On 30 July 2008, the dollar was redenominated and given a new currency code of ZWR.[22] After 1 August 2008, 10 billion ZWN were worth 1 ZWR.[22] Coins valued at Z$5, Z$10 and Z$25 and banknotes worth Z$5, Z$10, Z$20, Z$100, and Z$500 were issued in ZWR.[23] Due to frequent cash shortages and the apparently worthless Zimbabwean dollar, foreign currency was effectively legalised as a de facto currency on 13 September 2008 via a special program. This program officially allowed a number of retailers to accept foreign money.[24] This reflected the reality of the dollarisation of the economy, with many shop keepers refusing to accept Zimbabwe dollars and requesting US dollars or South African rand instead.[25][26] Despite redenomination, the RBZ was forced to print banknotes of ever higher values to keep up with surging inflation, with ten zeros reappearing by the end of 2008. While worthless at the time,[27] these 100 trillion dollar notes subsequently became popular with collectors.[28]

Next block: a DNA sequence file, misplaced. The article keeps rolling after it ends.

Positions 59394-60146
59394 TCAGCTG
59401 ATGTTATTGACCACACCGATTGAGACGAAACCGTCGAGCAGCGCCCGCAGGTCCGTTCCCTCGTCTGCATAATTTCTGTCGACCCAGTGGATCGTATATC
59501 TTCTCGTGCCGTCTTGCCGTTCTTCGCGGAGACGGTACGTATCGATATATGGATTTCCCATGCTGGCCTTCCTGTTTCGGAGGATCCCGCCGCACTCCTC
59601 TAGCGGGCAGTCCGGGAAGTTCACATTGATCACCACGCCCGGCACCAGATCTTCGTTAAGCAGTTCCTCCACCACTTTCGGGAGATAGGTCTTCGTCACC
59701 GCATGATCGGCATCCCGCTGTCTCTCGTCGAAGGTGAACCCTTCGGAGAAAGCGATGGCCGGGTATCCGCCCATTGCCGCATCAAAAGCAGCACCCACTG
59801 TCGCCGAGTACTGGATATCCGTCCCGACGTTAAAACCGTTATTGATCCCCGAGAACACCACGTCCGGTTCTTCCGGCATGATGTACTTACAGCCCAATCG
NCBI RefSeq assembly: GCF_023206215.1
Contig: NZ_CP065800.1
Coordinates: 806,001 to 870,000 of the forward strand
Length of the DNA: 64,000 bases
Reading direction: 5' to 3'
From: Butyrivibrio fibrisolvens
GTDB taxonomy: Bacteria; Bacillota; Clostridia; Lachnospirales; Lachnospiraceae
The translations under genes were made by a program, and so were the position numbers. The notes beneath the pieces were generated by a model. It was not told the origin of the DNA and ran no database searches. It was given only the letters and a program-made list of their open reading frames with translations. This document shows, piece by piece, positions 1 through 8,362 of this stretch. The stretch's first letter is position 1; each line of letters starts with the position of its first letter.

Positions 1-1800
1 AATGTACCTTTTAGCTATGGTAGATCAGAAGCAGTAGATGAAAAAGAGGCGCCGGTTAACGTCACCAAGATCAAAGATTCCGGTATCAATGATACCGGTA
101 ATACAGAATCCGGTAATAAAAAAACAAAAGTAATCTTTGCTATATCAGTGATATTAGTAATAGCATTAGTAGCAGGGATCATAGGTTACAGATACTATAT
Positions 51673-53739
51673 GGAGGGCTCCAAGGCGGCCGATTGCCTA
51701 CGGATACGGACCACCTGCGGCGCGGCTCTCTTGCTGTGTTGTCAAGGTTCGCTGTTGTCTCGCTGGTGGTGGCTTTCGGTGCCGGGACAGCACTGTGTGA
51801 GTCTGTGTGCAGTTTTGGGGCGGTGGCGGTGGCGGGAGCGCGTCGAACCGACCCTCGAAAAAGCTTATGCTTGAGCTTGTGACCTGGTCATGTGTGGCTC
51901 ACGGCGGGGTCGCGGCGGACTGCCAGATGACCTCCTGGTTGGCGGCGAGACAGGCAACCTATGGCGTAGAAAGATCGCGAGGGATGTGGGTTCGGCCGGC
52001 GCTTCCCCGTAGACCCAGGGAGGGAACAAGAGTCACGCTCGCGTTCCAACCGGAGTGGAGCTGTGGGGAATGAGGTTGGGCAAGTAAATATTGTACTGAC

On 2 February 2009, a third redenomination took place, in which the RBZ removed 12 zeros from the currency, with 1,000,000,000,000 (third, ZWR) Zimbabwe dollars being exchanged for 1 new (fourth, ZWL) dollar.[29] Therefore, the fourth dollar (ZWL) is equivalent to 10,000,000,000,000,000,000,000,000, or 11025 or 10 septillion first dollars (ZWD) (or 1 trillion third dollars). Although the dollar was abandoned on 12 April 2009, exchange rates were maintained at intervals for some months.

What really stands out here on eBay is the Zimbabwean one hundred trillion note. This note has the most zeroes of any legal tender in recorded history. The main design of this banknote is of three balancing rocks which could be symbolic of the teetering economy that has plagued Zimbabwe over the decades.

By the time Trish graduated, the economy of Zimbabwe had officially entered a "hyperinflationary era," a phenomena economists define as a period during which monthly inflation rates exceed 50%. Inflation was so out of control that in 2009 the Zimbabwe government issued a one hundred trillion dollar note, one of the largest denominations of currency in world history. The National Numismatic Collection recently acquired a Zimbabwean one hundred trillion dollar note, which is on display in the New Acquisitions section of The Value of Money. While this modern object from Africa may seem out of place in the National Museum of American History, this banknote helps to tell a global story of hyperinflation that is connected to objects in the National Numismatic Collection from around the world and dating back to the 18th century.